The lack of success of the men's program has garnered more headlines, but the women's program has seen its win totals decline in recent years, and that slide has continued this season.

While the Lady Toppers have been to the NCAA Tournament three times since 2000 — which was the last time they advanced past the first round — they haven't gone since the 2008 season.

Led by head coach Mary Taylor Cowles, one of the icons of Lady Topper basketball, having been a star player and assistant coach there, the Lady Toppers have posted a 7-11 overall mark, 4-2 in the Sun Belt Conference.

"It's the same type of thing (as with the men), we're disappointed with our overall record," Bjork said. "But we are 4-2 in the Sun Belt, so we're making strides there. Our non-conference schedule was ranked fifth-toughest in the country. We played a mountain of a schedule."

The Lady Toppers' non-conference slate included Duke, Michigan State, Texas Tech and Vanderbillt.

"I'm confident in Mary," Bjork said. "There's no one that knows more about our program and what it takes to win than Mary. If we can finish strong in our conference play, we will see what happens there."

Bjork's evaluation of Cowles' performance appears to be a less pressing concern than of McDonald's.

"Not that we're taking Ken McDonald's career game-by-game, but we have to evaluate what's best for this program, and we have to stay in that moment," Bjork said. "We have to get better against South Alabama, then we have to move to Troy, then whoever we're playing next week, then we take it from there."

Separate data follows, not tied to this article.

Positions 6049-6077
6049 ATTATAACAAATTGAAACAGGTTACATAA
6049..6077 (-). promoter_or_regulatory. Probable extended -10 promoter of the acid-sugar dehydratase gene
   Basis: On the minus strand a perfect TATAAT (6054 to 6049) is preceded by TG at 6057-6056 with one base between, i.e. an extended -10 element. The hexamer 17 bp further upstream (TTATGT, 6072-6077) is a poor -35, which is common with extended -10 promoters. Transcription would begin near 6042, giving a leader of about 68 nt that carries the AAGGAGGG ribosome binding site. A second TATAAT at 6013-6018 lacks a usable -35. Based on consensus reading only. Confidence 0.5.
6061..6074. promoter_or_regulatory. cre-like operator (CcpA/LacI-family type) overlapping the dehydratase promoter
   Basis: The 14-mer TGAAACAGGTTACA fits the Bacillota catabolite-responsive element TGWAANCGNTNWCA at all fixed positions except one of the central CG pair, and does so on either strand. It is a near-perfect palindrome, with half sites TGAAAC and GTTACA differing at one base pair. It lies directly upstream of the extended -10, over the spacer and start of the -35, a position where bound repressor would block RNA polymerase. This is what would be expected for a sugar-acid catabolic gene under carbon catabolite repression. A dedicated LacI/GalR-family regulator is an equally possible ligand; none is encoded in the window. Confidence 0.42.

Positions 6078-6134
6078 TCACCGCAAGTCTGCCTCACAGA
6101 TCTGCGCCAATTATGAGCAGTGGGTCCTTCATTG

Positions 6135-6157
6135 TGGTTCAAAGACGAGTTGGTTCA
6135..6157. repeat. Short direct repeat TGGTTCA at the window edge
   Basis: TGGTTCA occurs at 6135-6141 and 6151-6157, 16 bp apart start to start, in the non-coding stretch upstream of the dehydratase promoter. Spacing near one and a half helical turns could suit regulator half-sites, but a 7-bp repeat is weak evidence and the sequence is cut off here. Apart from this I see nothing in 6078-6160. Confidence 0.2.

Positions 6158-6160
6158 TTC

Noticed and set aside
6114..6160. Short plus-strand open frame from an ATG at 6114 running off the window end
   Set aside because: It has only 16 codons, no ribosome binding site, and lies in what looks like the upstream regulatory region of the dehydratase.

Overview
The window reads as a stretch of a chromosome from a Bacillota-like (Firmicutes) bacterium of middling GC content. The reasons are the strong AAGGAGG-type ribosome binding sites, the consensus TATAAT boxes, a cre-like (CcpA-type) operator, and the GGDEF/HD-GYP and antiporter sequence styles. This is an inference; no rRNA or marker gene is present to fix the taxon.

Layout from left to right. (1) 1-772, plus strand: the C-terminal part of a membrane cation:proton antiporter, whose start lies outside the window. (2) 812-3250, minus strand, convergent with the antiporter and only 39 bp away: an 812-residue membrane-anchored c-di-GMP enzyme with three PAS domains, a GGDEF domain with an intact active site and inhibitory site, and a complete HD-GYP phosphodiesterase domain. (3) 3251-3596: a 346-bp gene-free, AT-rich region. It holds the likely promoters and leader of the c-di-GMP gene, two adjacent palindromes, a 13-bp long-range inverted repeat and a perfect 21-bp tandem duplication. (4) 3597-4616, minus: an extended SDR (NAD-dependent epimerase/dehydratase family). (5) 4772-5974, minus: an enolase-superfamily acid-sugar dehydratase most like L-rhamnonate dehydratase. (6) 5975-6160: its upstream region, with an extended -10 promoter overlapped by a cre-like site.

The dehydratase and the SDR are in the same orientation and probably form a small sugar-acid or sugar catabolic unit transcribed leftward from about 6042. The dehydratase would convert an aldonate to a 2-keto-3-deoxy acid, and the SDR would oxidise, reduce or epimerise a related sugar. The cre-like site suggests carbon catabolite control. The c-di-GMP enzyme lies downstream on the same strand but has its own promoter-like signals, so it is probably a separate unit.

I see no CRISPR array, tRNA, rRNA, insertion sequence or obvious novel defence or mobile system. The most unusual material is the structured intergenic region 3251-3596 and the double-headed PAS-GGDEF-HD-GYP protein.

Bjork, however, realizes there could be tough decisions to be made when this basketball season is through.

"You've got to be real with where we're at, but you also have to be professional about what's best for the program and our student-athletes," he said.

Bjork said he does understand why fans are frustrated with the program's performance, which, in addition to being the pre-season favorite, included the Hilltoppers having the pre-season Player of the Year in Sergio Kerusch.

"Our program is not built on moral victories against FAU," Bjork said. "We should do better than that, that's why we're disappointed, that's why our fans are disappointed, our coaches are disappointed and our players are disappointed.

"They know our program is too good to be in this spot. We have too much history, too much legacy to be in this spot. They have to work hard, we have to work hard every single day to get out of this. The only way we can do it is to keep working. Once you give up, you're in trouble."

Bjork said Hilltopper fans should not give up on this team.

"It's like a round of golf," he said. "We've played four holes, relating it to conference play, we've got 14 more to go. We're not just going to walk off the course after bogeying the first four holes. We're going to keep playing the round.

"That's what we have to instill in our student-athletes and our coaches. They know it's challenging. They know there's a ton of pressure to do well. We signed up for it, now we have to find a way to get out of it."